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After the holidays, filing bankruptcy may be only option for many retailers
Posted By admin On November 24, 2009 @ 10:31 am In Economic Crisis,Old Infowars Posts Style | Comments Disabled
November 24, 2009
SHTFplan contributors opined about the 2009 holiday retail season in The Recession in Pictures, with many coming to a similar conclusion to Alan Cohen, Chairman of Abacus Advisors.
Deep concern about both the credit crisis and cutbacks in consumer spending has translated into retail strategies marked by caution, Cohen noted. “Manufacturers produced less, and retailers ordered less. In the run-up to the 2009 holiday season, everybody was in a conservative mood.”
Visual confirmation of this can be found at most major retailers, including Hobby Lobby. A quick visit to the retailer of art supplies, holiday decorations and crafts suggests that they are holding much lower inventory levels this year, as compared to last. Normally, Hobby Lobby is loaded with merchandise, but it seems quite low this year, and it looks like popular items, once sold, will not be restocked for the very reasons mentioned above. So, if you’re waiting for the last minute to pick up some popular gift and hoping it will be discounted, you risk the possibility that it will be sold out and unavailable, as retailers will not be reordering mid-season. And even if they chose to reorder, the manufacture may not have any inventory to send.
When all is said and done after the holidays, filing for Chapter 11 bankruptcy protection may be the only option for many chains, Cohen added. “I certainly see more bankruptcies down the road,” he said. “And we will also see vacancies going up at shopping centers and malls across the country. With a limited number of conventional retail, restaurant or entertainment tenants actively looking for space, landlords will be exploring alternative uses like dental or emergency clinics or, in the case of large big-box spaces, flea markets.”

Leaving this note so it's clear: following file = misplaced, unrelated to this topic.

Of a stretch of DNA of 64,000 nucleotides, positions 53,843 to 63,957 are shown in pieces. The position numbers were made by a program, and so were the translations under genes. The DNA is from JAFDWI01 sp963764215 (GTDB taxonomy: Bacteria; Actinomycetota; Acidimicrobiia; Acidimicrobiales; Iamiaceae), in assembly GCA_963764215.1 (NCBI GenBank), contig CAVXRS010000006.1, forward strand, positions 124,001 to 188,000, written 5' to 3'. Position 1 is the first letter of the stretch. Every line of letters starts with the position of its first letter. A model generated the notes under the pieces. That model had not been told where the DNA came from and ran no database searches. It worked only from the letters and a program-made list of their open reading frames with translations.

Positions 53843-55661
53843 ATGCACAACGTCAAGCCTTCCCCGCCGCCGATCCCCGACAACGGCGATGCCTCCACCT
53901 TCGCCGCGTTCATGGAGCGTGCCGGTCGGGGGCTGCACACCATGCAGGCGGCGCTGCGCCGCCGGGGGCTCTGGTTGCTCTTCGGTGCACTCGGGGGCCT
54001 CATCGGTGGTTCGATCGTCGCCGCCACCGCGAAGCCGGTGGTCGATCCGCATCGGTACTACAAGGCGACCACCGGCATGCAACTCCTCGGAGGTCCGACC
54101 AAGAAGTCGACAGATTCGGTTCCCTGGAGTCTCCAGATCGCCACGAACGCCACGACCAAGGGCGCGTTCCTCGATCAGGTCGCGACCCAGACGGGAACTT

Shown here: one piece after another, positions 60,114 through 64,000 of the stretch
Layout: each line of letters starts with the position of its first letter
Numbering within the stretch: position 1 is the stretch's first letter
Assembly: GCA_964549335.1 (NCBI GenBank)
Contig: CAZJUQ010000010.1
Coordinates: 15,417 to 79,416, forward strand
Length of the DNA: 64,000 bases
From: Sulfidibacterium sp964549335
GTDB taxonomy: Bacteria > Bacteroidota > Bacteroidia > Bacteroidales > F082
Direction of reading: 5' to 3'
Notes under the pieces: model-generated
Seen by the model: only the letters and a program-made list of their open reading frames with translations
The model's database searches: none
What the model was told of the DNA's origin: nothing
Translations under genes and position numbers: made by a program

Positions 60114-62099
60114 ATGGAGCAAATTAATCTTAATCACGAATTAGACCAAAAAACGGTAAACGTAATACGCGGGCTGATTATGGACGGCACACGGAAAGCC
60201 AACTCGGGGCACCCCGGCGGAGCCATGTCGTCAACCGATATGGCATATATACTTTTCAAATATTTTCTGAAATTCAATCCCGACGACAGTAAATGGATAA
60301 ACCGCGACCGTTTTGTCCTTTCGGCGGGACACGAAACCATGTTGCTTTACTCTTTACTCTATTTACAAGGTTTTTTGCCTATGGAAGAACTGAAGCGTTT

It was Gerald Celente who has suggested that shopping malls will become ghost towns. Perhaps this is how the overt collapse in commercial real estate may be triggered. If retailers can’t deliver this season, they will have no choice but to bail on landlords. The landlords will subsequently lose their ability to service their debts and the CRE meltdown may begin. There may be a delay of course, as a CRE meltdown will likely lag bankruptcies and not be felt until later in the year. Look for bankruptcies as early warning indicators for problems in commercial real estate.
Despite some stock-market gains and a few positive economic indicators, Cohen believes the recovery will be a hard, long slog and is anything but right around the corner. “Most of the profit increases you are seeing at publicly held companies are not being driven by traditional revenue improvements,” he said. “These gains are related to cost-cutting, and you just can’t cut costs forever to improve profits.”
You can only layoff so many employees, and lower prices so much before you start losing money. Retailers have spent the last year slashing prices and laying off employees. It now comes down to the 75% – 80% of consumers who still have jobs to deliver the sales numbers and prove the economy is on the mend. Retailers are at the mercy of the consumer, who is coming into stores with less money to spend, no credit and anxiety about continued financial hardship.
An underperformance of retail sales this season could be quite disasterous for not just the economy, but the stock market as well. Could a Christmas Crash be in the cards, similar to last year’s stock market lows which started around mid January and bottomed in mid March?
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